The Palm booth around caricature wall

RC One of the iconic traditions of The Palm is the caricatures on the walls. Can you give me a little background on how this developed and their origin or significance?

NM This particular neighborhood back in the 30’s and 40’s was surrounded by a lot of newspaper industries like the Daily News, Times, King Features Syndicate, and other syndicates that did a lot of cartoons in their publications. At lunch a lot of the artists, writers, and freelancers would come into The Palm and some would exchange a doodle for let’s say a bowl of spaghetti (remember we started off as an Italian restaurant). It began to catch on with some of the regular customers and then some of the wait staff. We have some classic originals such as Popeye, Beetle Bailey, Batman and Denis the Menace, even the guys who first started doing the jumbo crossword puzzles has an original on the wall. In the late 90’s we developed a frequent diner loyalty program called the 837 Club and one of our famed reward levels offers guests an opportunity to have their face added to a wall.

RC So is your picture on the wall?

NM No not yet.

RC What is your favorite dish?

NM My favorite dish actually is not a steak or lobster even though that’s what we are more known for. It’s our Chicken Parmesan just because it’s a bold, yet classically simple dish. I think it’s by far the best in NYC. It’s pounded thin and we use both Parmesan and Gouda cheese melted just right with a little crust on top, its dynamite! Our sauce is made fresh every day- you can’t beat it! For a legendary steak and lobster place our Italian dishes are really something I strongly suggest repeat diners should explore. It’s not uncommon for true Palm fans to have one in the center of the table for everyone to try.

RC If you could change one thing at The Palm what would it be?

NM …Not a thing. We’ve been doing it since 1926. There’s a new steakhouse on the block every year and we see them come and we see them go.

RC You just mentioned the fact that new restaurant come and go, and in some cases come and go quickly. It’s a very tough business, but The Palm is an iconic staple of NYC. What in your opinion are the three main factors that play into The Palm’s longevity?

NM First it starts with consistent high quality of food, only the best of the best. If you are going to serve steak it should be the best steak, if you are going to serve wine it’s the best wine, but consistency is key. Next is our over the top personalized service. Our staff knows your name, your family’s names, and what you enjoy. We take pride in the bonds we form and making our guests feel right at home, in our home. Lastly it is our relaxed but lively and friendly atmosphere. When you walk into a Palm you feel it, no matter what city you are dining in- you feel it! The energy is always high and you truly feel a part of a party that has been going on for over 88 years. Without a doubt those are the staples and the consistency of all three of them are the triple-header. People have so many choices of where to dine and they will always go back to what they know is a quality experience. You know you will get the best steak, you know when you come to The Palm the server will know your name, your birthday where you’re from. It’s always going to be a great atmosphere, it’s never going to be a dull night; all these factors are what I feel are the reasons for the longevity of The Palm.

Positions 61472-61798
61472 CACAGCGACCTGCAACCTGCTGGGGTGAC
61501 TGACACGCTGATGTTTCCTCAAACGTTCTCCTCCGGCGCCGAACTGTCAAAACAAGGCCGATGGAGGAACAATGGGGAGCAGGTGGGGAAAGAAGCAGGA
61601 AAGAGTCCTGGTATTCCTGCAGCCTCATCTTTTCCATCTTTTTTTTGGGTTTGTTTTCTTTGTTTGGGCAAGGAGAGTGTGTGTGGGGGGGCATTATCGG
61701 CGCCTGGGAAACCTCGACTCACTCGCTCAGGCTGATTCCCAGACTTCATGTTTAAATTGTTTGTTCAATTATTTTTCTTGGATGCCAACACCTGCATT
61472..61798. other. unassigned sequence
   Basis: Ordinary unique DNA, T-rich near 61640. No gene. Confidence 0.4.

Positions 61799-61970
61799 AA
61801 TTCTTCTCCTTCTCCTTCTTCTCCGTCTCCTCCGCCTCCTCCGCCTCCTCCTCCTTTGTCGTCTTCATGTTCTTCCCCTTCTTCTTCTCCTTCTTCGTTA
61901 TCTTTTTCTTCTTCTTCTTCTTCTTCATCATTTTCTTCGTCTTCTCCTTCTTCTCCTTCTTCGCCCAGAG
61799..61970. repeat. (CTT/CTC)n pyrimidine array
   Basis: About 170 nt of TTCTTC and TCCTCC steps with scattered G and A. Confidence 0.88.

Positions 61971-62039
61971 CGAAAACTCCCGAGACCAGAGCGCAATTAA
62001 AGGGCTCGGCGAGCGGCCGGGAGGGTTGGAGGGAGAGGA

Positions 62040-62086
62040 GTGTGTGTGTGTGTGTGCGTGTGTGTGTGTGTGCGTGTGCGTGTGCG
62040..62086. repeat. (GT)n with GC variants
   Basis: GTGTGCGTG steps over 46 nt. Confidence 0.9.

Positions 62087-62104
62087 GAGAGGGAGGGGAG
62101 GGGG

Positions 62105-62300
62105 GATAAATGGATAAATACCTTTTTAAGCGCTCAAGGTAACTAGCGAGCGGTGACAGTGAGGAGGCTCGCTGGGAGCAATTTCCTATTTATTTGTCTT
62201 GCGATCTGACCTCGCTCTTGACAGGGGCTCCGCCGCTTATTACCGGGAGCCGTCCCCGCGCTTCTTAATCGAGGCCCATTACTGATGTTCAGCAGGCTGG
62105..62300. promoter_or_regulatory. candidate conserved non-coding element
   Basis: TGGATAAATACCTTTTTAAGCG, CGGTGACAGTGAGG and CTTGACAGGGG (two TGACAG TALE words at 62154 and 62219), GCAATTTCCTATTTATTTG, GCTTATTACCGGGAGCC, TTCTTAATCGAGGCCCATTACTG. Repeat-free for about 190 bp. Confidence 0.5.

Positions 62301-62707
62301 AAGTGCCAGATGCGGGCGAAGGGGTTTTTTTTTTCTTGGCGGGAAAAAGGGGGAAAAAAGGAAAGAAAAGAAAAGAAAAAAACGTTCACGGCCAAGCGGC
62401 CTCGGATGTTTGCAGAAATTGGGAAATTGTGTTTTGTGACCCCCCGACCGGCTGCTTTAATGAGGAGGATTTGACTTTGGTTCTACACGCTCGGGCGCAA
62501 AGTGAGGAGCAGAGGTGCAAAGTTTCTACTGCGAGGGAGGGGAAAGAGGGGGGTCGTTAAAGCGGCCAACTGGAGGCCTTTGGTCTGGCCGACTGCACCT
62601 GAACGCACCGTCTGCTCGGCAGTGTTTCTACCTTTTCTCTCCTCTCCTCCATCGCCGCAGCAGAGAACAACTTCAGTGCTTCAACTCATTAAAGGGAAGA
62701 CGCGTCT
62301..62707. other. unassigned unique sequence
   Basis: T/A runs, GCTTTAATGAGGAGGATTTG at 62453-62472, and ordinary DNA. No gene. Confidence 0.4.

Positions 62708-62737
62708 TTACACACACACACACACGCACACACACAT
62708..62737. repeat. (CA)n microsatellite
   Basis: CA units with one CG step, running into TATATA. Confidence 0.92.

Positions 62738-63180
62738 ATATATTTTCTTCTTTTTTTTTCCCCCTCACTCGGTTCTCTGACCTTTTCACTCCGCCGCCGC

RC The Palm is a staple for New Yorkers but you also get a lot of tourist business. For example a guy from Rome comes to NY and seeks out The Palm. How do you account for that?

NM I think it’s a testament to the wait staff and the building itself. It’s a piece of American history. I mean the artwork and the stories that happened here the stories that our walls tell. It’s a restaurant but it’s also, basically a museum. It’s a movie projector or canvas full of rhetoric and content. You can’t duplicate that history. You can’t open up a place that immediately has 88 years of history, stories, spirits and laughs. There is no short cut to that. And ultimately you can’t really mention New York dining without mentioning The Palm.

RC One last question. You are now a seasoned Palm employee. I know from experience that general managers spend the major part of their day, week, and in-fact life at their restaurant. Are there any daily rituals that help get you through the day?

NM I’m definitely a creature of habit. And so every day as far rituals within the restaurant are concerned we all have early lunch together and all have dinner together. Having meals with the staff gives us a chance to forget about work for a little bit. We eat together, laugh together, and discuss the day’s events. It is a way for us all to remember to take some time to regroup and enjoy our family meal. It’s nice to just sit down together, dishwashers, managers, cooks- everyone, and eat as a family. Having the ritual of sitting down together keeps us close, keeps us on our toes, and keeps us bonded. And honestly when on the rare occasion I miss a family meal, I don’t feel right, I feel a little off.”

The Palm Ribeye 800x600.jpg